Exactly. So saying "React is extremely well written and thought out" is only true if the programmer makes it that way :)
...React and 'random app using React' are not the same thing
Wowwwww 2hrs to get familiarity with a new programming paradigm. Torture
“New Paradigm”? You think it’s a new thing? Others did it (better than React) >20 years ago.
Obviously it is still new to you son.
So you were unproductive with a new tool you're unfamiliar with? And its React's fault somehow? This can be said for everything thats new
The current big issue is that someone decided that HTML/CSS were close enough. Things like WPF get a lot right, though they're not perfect. Angular and React though just don't get the MVC abstraction right. They add too many layers to make HTML/CSS fit their style.
The opposite. Only platform that everyone contributes to (for some reason), needs to target multiple operating platforms on one code base.
Absolutely! If you can't do it from the command line you shouldn't even be using a computer!
How do I combine all 280 characters into one giant YES!
npm i --save-dev loljs
shit, sorry: yarn add --dev loljs
it was ever such
I'll raise you...
While you are just reimplementing plain lists, forms and dropdowns instead of truly rethinking web UIs, yes.
Yes and no. I thought, but didn't stop.
No, I never stop and think that. I pretty much think that 24/7.
Yes, so often I get weird looks when I say "I haven't used that tech because it doens't seem necessary for my client's blog and about us page"
Every day of my career!
Click here to LOL <LOL BUTTON>
ok cool so now how do I scrolljack this fucker
Nah, i love setting up Webpack, CLI tools, CI/CD for hours 🙈😂 #NOT
Ah yeah just have someone do it for you?
If I do it, I prefer doing it on my own, so I don't forget how to.
HyperHTML is pretty simple & powerful
man, I got a younger friend of mine into html and css. then I couldn't tell him to fall down the rabbit hole of learning JavaScript. it's such an antiquated yesteryear mish-mash! recommended him to learn Elm instead. might actually learn something useful!
Front-end developers in hell with JavaScript and variety of browsers. They try to simplify their work.
Yes - BUT - the overthink is a growing pain. We're doing things that were impossible even a couple years ago. Nostalgia for old frameworks wont fix todays problems. I think we've normalized being on the bleeding edge - not all apps need to be there.
"But when I click on this button, it should do something on the page without talking to the server!"
that's not overcomplicating things imo
What else are all the hobbyists going to do?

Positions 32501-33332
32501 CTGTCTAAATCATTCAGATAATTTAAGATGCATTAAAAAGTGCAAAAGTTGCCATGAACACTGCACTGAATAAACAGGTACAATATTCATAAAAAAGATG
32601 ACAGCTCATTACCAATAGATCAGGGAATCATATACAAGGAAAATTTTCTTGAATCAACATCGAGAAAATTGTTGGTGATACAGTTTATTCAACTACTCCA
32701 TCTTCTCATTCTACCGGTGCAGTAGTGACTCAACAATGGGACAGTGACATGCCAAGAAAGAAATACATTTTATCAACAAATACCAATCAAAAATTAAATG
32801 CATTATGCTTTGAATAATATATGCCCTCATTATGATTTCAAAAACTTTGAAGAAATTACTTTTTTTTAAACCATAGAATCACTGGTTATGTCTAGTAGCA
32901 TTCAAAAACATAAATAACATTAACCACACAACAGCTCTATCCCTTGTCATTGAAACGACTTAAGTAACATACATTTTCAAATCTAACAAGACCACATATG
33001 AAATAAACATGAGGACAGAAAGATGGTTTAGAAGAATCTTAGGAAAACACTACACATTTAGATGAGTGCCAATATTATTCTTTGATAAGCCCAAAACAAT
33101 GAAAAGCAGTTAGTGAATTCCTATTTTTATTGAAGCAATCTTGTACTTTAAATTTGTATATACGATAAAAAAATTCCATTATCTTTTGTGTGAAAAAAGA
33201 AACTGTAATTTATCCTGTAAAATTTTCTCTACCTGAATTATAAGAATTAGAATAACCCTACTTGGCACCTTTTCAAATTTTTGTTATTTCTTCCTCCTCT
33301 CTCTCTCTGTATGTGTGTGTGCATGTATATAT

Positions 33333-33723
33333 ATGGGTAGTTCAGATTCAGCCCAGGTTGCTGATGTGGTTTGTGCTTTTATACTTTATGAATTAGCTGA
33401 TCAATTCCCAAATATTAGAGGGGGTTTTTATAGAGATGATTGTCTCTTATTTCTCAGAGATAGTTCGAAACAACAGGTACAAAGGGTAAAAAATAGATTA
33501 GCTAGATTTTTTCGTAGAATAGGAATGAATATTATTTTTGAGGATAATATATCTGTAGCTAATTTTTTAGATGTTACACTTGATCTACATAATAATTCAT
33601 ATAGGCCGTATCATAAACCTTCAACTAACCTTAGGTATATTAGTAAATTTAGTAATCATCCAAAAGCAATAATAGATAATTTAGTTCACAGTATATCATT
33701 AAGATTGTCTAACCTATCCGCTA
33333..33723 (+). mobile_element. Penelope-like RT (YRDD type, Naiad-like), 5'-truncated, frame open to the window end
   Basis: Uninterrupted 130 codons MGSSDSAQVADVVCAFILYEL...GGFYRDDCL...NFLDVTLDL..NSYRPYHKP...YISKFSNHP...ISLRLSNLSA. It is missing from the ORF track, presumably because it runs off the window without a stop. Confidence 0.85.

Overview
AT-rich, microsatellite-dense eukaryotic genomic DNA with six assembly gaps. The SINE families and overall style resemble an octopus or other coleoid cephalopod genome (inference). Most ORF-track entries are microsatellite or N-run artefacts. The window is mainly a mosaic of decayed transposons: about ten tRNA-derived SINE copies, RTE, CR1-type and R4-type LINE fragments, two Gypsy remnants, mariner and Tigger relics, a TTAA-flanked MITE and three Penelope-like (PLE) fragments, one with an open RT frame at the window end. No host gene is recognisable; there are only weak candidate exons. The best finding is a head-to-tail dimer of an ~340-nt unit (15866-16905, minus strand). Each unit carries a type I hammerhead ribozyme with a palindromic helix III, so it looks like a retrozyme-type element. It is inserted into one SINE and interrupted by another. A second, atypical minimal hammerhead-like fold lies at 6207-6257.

I think this is a product of the web front-end stack not being very good at its own problem domain but extremely flexible in a bad way.
Sometimes, yeah... But then I remember the before-time... The dark times.
I’d been doing front end dev for 15 years before es modules, React, and webpack. Before, I hated it with a fiery passion. The tooling made me love front-end again.
Same here
One thousand times this. The tools have made front end far easier to deal with, especially for larger projects. If the tools don't make your life easier then don't use them!
Every single time I go to edit some CSS.
People seem to forget that at the end of the day, we're all just delivering assets, plain CSS, vanilla js, and HTML to the client.
So much complaining, so few proposed solutions. Have you ever had to build and/or maintain a frontend codebase with tens of millions of users? Go try doing that with jQuery or vanilla js and let us know if React's ecosystem still feels over engineered.
The problem is that the number of people writing web apps supporting tens of millions of users is infinitesimally small. Right tool for the job and all that.
That's a fine point, but what would be a better tool for an app supporting < 1M users? 100k? Does anyone have better ideas for apps with fewer features and fewer users?
Your number of users doesn't define the right tool. The problem being solved and the resources (people, et. al.) available to solve it define the right tool. Generally, the right tool is the one the people understand the best.
If I've got a giant app I need to build, and I've got 5 good vanilla JavaScript programmers to build it, 99.9 times out of 100, they're going to output better vanilla JavaScript than they will react or vue or whatever the flavor of the month is.
Oh my god... I triple dog dare you to find 5 "good vanilla JavaScript programmers" to build you a "giant app" in pure vanilla JS with no libraries.
I've been doing this for 22 years. I expect I've done a lot of stuff you think is impossible.
You've been writing "huge apps" with pure vanilla JS with no libraries since the year JavaScript was created? Wow, you must be miserable if that's true, which I cannot possibly believe. But keep doin you. And the rest of us will build better UI's much faster with modern tools.
I've been writing software in general for 22 years. I'd say 15 of that has included JavaScript in one form or another and yes, for the most part, I still use vanilla JavaScript.